COLUMBUS, Ohio (WCMH) – Ohio’s top doctor and hospital leaders are once again sounding the alarm about the severity of the situation in Ohio’s hospitals. Between the latest surge of COVID-19 patients, caring for other patients, and staffing shortages brought on by the pandemic, they call it the “perfect storm.”

“The current surge in COVID-19 hospitalizations is putting a dangerous strain on the state’s health care infrastructure,” said Dr. Bruce Vanderhoff, Director of the Ohio Department of Health. “And while healthcare in Ohio remains very safe with providers working every day to protect patients and caregivers, we are in a serious situation.”

There are currently 3,583 COVID-19 hospitalized patients across the state, according to data from ODH’s dashboard. Dr. Vanderhoff says day-to-day hospitalizations are about three times higher than they were at this time last year.

“This is an incredibly stressful time for so many healthcare providers. They’ve been really on a marathon and now they’re many miles down that road and running up hill again,” said Dr. Vanderhoff.

Hospitalizations in central Ohio are almost 20 times higher than what they were about eight weeks ago, according to data from the Central Ohio Hospital Council (COHA). Numbers from the COHA showed 32 hospitalized COVID-19 patients in the central Ohio region on July 11th and 633 COVID-19 hospitalized patients as of September 16th. Intensive care unit (ICU) COVID-19 admissions over the same time period went from four to 183.

Dr. Vanderhoff says some hospitals around the state have been delaying elective procedures, some have diverted patients at times, and some have been temporarily at capacity.

“When we hear about these necessary responses, it should raise some alarm as none of us want our hospitals to get so busy that there isn’t a bed for you in the hospital if you need it,” said Dr. Vanderhoff.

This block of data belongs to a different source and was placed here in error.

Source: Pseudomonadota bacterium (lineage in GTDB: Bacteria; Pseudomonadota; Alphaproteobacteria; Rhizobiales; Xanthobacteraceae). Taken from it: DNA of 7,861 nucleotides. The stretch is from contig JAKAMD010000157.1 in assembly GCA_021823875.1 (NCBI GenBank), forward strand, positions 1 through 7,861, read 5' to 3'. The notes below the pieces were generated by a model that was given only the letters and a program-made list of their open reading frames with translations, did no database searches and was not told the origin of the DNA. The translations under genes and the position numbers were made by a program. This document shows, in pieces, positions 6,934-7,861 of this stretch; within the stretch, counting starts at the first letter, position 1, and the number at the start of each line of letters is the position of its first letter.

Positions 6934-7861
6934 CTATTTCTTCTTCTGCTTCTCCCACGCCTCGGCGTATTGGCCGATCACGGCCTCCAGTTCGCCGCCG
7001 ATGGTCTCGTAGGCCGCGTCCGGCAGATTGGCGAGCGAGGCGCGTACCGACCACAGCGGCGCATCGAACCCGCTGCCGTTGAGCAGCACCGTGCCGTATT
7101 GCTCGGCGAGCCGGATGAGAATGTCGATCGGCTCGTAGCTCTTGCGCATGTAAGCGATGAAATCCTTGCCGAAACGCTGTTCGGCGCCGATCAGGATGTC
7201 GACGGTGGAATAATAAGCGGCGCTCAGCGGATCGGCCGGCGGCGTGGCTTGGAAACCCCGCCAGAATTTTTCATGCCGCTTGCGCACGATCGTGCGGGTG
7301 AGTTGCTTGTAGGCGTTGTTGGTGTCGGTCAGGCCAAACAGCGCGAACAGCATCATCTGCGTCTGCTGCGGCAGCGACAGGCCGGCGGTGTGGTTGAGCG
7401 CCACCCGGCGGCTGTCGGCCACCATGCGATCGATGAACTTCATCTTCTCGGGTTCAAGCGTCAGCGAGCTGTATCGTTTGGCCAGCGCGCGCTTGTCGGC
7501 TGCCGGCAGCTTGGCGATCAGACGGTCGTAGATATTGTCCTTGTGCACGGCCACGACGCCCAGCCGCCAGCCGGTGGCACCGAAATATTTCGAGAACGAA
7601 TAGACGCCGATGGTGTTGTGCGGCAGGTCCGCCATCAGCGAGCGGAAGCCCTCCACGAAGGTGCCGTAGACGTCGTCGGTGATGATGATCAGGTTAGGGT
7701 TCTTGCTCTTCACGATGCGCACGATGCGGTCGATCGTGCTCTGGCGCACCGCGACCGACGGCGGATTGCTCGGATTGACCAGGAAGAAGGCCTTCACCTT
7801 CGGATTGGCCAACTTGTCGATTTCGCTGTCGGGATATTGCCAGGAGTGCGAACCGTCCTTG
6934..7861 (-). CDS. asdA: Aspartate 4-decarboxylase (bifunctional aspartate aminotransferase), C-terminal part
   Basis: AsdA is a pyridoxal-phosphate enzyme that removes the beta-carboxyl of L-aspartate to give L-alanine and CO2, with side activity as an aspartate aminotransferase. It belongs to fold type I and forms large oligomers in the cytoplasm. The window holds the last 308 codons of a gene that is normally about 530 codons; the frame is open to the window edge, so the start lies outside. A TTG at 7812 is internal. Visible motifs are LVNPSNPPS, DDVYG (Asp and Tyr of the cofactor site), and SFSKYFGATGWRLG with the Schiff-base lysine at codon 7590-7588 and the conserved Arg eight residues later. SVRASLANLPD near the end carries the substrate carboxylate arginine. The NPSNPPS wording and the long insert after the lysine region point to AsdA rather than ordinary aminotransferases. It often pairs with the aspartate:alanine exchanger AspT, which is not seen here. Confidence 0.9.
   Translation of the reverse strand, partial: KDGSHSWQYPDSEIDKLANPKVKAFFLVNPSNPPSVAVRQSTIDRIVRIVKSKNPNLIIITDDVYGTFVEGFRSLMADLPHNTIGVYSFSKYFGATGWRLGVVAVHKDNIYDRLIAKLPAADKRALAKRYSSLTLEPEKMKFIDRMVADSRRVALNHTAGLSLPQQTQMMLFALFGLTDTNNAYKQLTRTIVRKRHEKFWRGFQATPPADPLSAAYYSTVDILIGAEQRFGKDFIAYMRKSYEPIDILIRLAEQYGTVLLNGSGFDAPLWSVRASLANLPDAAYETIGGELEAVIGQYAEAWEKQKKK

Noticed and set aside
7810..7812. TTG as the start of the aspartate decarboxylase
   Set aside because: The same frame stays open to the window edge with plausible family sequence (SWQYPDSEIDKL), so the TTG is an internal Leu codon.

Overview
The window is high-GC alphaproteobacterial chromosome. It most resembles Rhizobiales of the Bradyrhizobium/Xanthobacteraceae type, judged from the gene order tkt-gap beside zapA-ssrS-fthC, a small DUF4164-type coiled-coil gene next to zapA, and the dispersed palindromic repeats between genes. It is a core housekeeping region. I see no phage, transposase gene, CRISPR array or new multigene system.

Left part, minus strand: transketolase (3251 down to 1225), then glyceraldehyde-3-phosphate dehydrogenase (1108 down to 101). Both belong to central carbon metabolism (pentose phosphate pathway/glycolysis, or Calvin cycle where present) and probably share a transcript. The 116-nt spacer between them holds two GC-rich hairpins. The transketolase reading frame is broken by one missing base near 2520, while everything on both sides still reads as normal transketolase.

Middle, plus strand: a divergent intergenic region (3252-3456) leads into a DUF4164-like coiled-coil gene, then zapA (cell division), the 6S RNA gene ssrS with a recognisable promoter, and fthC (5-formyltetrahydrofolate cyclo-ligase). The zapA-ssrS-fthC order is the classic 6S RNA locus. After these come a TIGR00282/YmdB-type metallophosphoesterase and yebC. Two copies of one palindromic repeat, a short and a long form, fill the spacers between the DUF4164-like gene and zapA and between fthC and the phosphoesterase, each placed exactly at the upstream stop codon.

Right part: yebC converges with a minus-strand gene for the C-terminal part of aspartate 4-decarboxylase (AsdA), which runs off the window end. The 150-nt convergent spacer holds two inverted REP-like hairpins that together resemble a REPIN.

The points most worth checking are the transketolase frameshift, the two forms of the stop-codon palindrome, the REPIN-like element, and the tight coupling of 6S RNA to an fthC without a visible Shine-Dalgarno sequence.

A spokesperson for OhioHealth says they’re looking at moving patients into different units and making sure staff are properly trained for those patients. The spokesperson confirmed at one hospital they’re looking at moving med-surg patients into postpartum units. Doctors and hospital leaders are again urging people to wear masks and get the vaccine if they haven’t already.

“There’s got to be a community spirit, a ground swell of community spirit in this country to understand while it is an individual decision, that individual decision impacts everyone,” said Dr. Michael Canady, Chief Executive Officer of Holzer Health System.

The 21-day case average for Ohio is now over 5,800, as some Ohio intensive care units are running out of beds.

During a briefing Tuesday, Gov. Mike DeWine was joined by a number of leaders from the state’s children’s hospitals, all of whom discussed how rising COVID-19 cases among school-aged children is putting a strain on all of the state’s hospitals, not just children’s facilities.

According to the governor, COVID cases among children have risen nationally by 240 nationwide since early August. However, in Ohio, that increase is 2,000%.

Ohio recorded 9,019 coronavirus cases last Friday, the most during the Delta wave. It was the highest one-day total since Jan. 8 (9,535).

Just 17 days in the entire pandemic has Ohio seen 9,000 cases, and only 10 days have seen more than 10,000. The state’s highest one-day total was set on Nov. 23 with 11,885 cases.